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  • Prof. C.

Raisins in the Sun

I guess the thing that struck me most when I first heard the story of Sandra Bland was how easily I could have been her. Almost seven years ago, I was driving home to Texas all the way from Cambridge, Massachusetts. On the last leg of the trip, at around 4 am in the morning, I was about an hour from my final destination, and a cop pulled me over. Given how long I had been driving, how carefully I always drive, and how anxious I was to get home at last, to have said I was annoyed at being stopped would have been a huge understatement. After the preliminary license and registration rigamarole, the cop asked me "Would you please step out of the car?"...into the rain...on a deserted 4:00 in the morning. I said "No. It's late and raining. Why do I need to step out of the car?" Why wasn't I dragged out of the car into the street at that point, tazed or even shot in the head? Was it the Harvard Law School jacket I was wearing? The fact that my baby brother was in the passenger seat and the officer couldn't tell his age? Was it sheer dumb luck? Whatever the reason, it was not because American police officers do not drag unarmed women out of cars and physically assault them for asking that officers abide by the restrictions the U.S. Constitution places on their authority.

So what should my response be now? Should I be terrified into silence when officers seek to invade my liberty without cause or due process? Should my family members fear for my life if I will not be terrified into silence? What of my sisters, friends, and colleagues? What of America's community of color? How do we respond to Sandra Bland's death?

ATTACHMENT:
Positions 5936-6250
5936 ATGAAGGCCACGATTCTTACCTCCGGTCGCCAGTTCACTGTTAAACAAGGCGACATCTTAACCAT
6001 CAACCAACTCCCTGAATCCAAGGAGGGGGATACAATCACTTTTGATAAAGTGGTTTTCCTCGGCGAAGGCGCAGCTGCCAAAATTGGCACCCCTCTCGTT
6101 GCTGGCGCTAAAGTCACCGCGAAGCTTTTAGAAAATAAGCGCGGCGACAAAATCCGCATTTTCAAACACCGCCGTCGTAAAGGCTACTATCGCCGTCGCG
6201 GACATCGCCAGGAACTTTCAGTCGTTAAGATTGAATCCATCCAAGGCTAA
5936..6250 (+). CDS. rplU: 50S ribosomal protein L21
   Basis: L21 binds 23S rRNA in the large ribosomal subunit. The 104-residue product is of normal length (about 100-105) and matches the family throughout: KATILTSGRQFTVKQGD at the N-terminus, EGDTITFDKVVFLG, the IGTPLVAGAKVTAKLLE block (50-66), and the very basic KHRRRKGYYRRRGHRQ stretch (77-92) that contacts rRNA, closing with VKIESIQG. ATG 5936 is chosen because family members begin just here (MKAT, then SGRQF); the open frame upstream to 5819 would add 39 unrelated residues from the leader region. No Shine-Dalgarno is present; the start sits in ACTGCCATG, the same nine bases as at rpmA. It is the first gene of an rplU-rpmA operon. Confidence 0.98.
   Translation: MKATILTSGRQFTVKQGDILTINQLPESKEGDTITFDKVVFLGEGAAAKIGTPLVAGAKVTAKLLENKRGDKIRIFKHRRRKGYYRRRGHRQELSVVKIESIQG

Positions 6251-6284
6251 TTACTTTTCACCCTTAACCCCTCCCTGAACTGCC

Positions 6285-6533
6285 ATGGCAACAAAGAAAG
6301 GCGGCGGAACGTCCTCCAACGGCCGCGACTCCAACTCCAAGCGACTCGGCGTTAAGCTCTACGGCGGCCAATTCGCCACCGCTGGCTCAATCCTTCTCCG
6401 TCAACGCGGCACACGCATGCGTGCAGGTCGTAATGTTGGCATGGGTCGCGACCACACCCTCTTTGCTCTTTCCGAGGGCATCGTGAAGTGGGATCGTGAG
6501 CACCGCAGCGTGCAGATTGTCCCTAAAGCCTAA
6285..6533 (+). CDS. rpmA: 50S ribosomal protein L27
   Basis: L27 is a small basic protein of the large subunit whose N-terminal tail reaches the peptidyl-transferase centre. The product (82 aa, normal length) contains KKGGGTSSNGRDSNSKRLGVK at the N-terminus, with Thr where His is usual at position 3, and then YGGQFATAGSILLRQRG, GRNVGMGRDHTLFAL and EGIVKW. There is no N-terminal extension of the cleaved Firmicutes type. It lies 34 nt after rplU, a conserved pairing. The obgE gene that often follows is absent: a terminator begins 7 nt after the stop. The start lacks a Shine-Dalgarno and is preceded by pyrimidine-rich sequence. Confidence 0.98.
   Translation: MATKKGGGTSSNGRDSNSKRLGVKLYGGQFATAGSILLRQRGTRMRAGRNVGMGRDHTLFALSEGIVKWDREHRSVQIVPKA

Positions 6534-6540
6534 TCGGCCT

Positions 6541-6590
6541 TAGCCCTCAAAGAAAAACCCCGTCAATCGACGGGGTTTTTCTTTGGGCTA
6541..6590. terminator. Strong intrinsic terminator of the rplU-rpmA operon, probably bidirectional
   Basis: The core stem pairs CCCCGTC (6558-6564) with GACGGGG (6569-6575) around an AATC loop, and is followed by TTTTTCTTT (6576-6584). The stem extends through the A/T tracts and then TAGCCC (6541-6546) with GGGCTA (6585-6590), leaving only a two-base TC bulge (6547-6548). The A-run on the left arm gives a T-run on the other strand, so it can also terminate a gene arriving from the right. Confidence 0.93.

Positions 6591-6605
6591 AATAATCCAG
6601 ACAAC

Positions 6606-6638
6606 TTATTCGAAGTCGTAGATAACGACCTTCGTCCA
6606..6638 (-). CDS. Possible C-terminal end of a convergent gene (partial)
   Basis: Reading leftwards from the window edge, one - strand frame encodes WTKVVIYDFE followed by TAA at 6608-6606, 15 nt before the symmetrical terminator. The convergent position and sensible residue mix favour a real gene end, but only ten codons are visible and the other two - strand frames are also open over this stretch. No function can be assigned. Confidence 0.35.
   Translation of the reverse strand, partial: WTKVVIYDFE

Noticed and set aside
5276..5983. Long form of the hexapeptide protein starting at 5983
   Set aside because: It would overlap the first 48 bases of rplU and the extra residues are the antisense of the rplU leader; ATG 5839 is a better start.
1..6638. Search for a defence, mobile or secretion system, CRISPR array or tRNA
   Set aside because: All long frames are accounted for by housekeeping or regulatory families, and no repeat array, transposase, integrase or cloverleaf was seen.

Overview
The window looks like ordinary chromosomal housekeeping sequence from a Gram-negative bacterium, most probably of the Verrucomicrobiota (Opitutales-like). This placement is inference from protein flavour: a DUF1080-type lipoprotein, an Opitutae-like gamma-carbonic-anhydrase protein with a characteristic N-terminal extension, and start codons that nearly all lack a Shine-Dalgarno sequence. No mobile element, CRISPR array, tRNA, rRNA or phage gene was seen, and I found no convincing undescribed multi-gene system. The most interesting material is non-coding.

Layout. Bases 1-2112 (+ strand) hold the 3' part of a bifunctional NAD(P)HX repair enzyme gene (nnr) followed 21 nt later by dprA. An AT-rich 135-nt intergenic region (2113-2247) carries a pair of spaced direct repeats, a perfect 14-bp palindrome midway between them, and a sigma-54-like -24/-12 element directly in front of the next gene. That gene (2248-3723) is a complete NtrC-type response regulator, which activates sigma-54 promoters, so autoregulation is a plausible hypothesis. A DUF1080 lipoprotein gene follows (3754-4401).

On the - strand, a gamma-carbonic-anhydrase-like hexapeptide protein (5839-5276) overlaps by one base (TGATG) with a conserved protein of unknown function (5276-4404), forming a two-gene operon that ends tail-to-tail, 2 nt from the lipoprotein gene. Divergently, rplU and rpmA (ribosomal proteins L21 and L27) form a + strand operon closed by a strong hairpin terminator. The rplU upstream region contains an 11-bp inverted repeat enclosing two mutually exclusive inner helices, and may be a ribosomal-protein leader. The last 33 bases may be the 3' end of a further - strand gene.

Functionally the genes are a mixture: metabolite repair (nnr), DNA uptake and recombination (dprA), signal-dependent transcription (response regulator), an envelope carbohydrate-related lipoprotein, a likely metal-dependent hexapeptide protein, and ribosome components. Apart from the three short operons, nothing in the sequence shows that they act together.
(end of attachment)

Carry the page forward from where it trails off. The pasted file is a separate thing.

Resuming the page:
Before answering this question, it is well to recall the lessons of history. However much America may laude its Founding Fathers, they did not create a democracy. They created an apartheid. American democracy as we now know it, was born out of the martyrdom of the descendants of the Founding Generation's slaves. The ideals of liberty, equality, and justice for ALL, are ideals for which countless Black Americans were dying while the majority of White America was still defending the glories of the apartheid. It was the public lynchings of Black Americans, their beatings, their mauling on national television by dogs, their martyrdom and sacrifice that animated the vision of a non-apartheid America. It was the Black American struggle, more than almost any other factor, that began to transform America's liberty rhetoric into actualized American principles.

Thus, though the American apartheid experiment belonged to the Founding Founders, the American experiment in equality belongs to her people of color. This means that when we insist that an officer respect our liberties, we are not enforcing a vision of America that "THEY" created. We are enforcing a vision of America that we blood, sweat and tears. When we video our encounters with the police, assert our equality as human beings in face of terroristic violence, and demand equal treatment under the law, we are fighting for our vision of America. And it is a vision we have never, at any other time in history, been so close to achieving.

Now is not the time to be terrorized into silence or go quietly into the night. But rather, to continue the fight as actively as we can. Asserting our rights in face of unlawful restraint is only one way to participate in the movement. Another equally effective way is to be a witness for others who are asserting their rights --by documenting their interactions with the police on our cellphones. The ACLU is in the process of developing a mobile app for each state that allows such videos to be automatically sent to the ACLU of the state in which it was recorded. (

It takes courage to question an officer and time to stop and document cop-citizen encounters. I realize that. However, we should realize that in our lifetimes, people of color will become the majority in this country. And our courage and time today will determine whether the America is the Founder's aparthied or our own democracy tomorrow.

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